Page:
Three of the 20 DHBs in NZ were chosen based on their different stages of contemplation/implementation of MFMs. DHB1 (Nelson Marlborough DBH) had been implementing the policy for over two years at study initiation, DHB2 (Northland DBH) was within the strategy of trialing the policy, and DHB3 (Auckland DHB) was not implementing the policy.

This study comprised a 12-question online staff survey, semi-structured interviews of crucial job representatives, and an open-ended survey open to each DHB staff and the NZ public. The surveys and interviews were formulated based on inputs from a seven-member team comprising three nutrition experts, a DHB manager, and three lay people. The surveys moreover collected participant demographics, eating habits, and general attitudes toward MFMs.

The χ2 (Chi-squared) test was used for statistical analyses. More extensive studies couldn’t be conducted on account of insufficient sample sizes.

Study findings

The web survey sample cohort comprised 194 respondents from DHB1 (54.1%) and DHB3 (45.9%). Most participants were female (76.3%) and belonged to the Pākehā (72.7%) ethnicity. Allied health or other health professionals (28.9%) comprised the vast majority of respondents. Greater than 60% of respondents were meat eaters (63.4%), with flexitarian (18.6%), pescatarian (7.2%), vegetarian (6.7%), and vegan (4.1%) representing the dietary minorities.

Encouragingly, greater than 50% of meat-eating respondents reported taking energetic measures to substitute meat-based foods with vegetarian alternatives.

“Roughly one and a half times as many respondents were vegan at DHB3 (12.4%) compared with DHB1 (8.9%). There have been roughly twice as many flexitarians at DHB1 (25.8%) than at DHB3 (12.4%).”

Health, environmental concerns, and an affinity for plant-based dishes were identified as the numerous enablers of MFMs policy implementation. Concerns towards animal welfare and economic savings represented minor, yet significant, enablers towards reduced meat consumption. In contrast, knowledge (30.1%), taste (26.3%), and familiarity (16%) were identified as the first barriers against policy subscription.

Awareness was found to be high across DHBs, with 65.5% of all respondents aware of the movement. Nevertheless, inter-DBH understanding was found to differ greatly – DHB1 depicted 79.8% awareness versus DHB3, which described only 53.3%. Surprisingly, awareness in MZ hospitals was observed to be lower than that of the final populace. Statistical analyses of support revealed that 58.8% of all participants supported the movement and were taking an energetic role in its implementation.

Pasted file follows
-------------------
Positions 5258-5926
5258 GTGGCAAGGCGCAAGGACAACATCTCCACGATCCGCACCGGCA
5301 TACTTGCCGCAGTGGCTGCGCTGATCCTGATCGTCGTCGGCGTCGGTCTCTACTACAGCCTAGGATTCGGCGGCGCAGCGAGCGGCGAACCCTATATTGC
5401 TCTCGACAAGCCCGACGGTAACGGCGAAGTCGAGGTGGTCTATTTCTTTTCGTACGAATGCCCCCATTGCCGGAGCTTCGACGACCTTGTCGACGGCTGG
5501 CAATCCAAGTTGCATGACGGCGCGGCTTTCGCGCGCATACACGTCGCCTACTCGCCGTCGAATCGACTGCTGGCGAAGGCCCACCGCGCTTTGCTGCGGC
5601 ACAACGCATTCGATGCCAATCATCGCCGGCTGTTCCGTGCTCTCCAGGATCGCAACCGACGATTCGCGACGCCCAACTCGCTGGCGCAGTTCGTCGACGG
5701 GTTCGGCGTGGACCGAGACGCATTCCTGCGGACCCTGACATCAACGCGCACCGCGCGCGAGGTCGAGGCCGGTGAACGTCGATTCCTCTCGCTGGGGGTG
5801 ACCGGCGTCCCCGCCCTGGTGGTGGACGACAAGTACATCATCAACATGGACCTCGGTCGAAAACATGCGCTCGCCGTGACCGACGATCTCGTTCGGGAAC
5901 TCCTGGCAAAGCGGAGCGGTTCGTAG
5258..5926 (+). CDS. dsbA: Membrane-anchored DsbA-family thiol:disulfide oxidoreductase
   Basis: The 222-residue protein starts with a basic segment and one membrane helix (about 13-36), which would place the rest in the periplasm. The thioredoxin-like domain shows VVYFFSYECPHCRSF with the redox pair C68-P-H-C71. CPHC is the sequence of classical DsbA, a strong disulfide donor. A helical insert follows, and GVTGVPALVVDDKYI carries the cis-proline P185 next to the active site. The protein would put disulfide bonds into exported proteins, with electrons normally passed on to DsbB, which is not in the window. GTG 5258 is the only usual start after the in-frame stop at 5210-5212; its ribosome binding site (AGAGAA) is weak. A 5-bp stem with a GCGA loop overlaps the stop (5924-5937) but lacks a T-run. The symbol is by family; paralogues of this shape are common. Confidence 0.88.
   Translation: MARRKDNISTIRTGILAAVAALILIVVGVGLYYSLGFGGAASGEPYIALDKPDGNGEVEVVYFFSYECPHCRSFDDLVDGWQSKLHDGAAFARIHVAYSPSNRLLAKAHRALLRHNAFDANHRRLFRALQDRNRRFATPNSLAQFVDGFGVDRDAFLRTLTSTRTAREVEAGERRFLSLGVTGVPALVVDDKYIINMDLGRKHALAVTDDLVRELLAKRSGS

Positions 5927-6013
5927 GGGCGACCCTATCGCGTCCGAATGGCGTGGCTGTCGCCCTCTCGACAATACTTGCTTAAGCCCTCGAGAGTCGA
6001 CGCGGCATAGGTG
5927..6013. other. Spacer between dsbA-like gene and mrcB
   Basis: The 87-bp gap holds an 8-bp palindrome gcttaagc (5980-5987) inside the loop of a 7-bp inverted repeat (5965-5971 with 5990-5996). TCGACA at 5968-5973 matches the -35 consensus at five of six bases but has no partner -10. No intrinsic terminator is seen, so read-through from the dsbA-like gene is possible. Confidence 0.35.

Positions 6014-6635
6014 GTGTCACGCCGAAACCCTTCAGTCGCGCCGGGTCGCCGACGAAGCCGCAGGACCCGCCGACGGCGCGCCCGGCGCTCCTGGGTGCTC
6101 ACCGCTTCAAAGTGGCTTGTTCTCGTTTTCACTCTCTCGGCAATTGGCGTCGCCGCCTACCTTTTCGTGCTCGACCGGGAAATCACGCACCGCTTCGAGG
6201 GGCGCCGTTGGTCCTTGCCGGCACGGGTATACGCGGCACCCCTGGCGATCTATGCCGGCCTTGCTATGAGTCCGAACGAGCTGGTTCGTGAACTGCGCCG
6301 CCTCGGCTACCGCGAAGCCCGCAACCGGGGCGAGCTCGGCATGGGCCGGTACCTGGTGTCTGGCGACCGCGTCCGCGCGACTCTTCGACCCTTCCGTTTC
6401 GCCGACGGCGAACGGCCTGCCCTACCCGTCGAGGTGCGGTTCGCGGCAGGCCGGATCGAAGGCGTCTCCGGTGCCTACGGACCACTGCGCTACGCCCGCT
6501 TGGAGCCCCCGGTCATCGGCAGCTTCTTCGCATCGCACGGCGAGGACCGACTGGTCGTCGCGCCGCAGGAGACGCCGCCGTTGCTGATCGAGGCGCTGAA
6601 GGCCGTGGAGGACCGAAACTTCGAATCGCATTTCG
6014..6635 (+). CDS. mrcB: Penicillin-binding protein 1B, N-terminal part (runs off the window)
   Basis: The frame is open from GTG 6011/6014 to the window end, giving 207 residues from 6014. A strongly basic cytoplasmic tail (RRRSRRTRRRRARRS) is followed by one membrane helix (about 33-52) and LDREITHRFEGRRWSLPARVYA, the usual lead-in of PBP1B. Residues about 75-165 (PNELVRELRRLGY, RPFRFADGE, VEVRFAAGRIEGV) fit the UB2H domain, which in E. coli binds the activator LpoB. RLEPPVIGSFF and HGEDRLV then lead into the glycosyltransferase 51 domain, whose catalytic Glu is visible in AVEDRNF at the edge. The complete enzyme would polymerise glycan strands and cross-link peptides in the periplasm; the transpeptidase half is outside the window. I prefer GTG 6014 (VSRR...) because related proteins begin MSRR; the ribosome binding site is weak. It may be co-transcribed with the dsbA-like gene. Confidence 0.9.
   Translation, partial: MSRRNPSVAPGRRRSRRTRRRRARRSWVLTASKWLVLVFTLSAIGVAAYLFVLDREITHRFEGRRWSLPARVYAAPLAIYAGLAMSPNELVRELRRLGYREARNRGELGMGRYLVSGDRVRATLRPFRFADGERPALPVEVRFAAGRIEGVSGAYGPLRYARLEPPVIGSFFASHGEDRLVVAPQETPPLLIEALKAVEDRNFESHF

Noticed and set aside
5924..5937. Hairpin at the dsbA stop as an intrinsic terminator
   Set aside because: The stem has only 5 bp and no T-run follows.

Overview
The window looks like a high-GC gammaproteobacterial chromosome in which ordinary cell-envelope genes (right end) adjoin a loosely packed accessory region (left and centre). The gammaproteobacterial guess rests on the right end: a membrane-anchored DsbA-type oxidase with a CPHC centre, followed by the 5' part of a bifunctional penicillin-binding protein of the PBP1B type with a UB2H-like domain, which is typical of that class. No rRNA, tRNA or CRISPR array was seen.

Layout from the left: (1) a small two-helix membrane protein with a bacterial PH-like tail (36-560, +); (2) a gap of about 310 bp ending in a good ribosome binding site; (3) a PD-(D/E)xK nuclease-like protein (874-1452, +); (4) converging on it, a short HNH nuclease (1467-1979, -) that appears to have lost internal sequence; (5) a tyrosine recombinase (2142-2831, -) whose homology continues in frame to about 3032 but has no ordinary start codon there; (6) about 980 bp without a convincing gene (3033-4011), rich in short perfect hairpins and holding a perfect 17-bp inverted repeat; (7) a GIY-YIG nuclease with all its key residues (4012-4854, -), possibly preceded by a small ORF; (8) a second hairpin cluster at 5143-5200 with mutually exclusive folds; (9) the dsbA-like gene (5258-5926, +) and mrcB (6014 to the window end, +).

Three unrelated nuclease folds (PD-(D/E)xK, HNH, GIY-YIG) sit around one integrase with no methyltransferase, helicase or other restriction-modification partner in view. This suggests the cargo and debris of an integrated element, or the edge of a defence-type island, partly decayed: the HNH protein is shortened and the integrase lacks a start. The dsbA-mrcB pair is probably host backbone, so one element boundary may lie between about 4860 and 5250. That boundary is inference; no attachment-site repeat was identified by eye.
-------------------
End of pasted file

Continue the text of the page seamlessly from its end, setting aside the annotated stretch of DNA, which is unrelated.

Interview results identified (in contrast to previous surveys) that environmental concerns and never health advantages were probably the most critical enablers of the movement amongst café managers.

“A proportion of respondents didn’t feel that reducing meat would positively impact the environment. Some felt other sustainable actions would have more advantages, comparable to packaging, recycling, reducing food transportation and regenerative agriculture. This sentiment was echoed within the interviews and is aligned with other research on this area.

Conclusions

The current study investigates the enablers and barriers to implementing the MFMs campaign across three NZ DHBs at different stages of their policy implementation. It identifies misconceptions and lack of sufficient knowledge as significant barriers to the continued success of the policy. It recommends outreach to key movement players, including café managers, café staff, and medical personnel, as one of the best possible intervention for the policy’s rapid and successful future deployment.

Journal reference: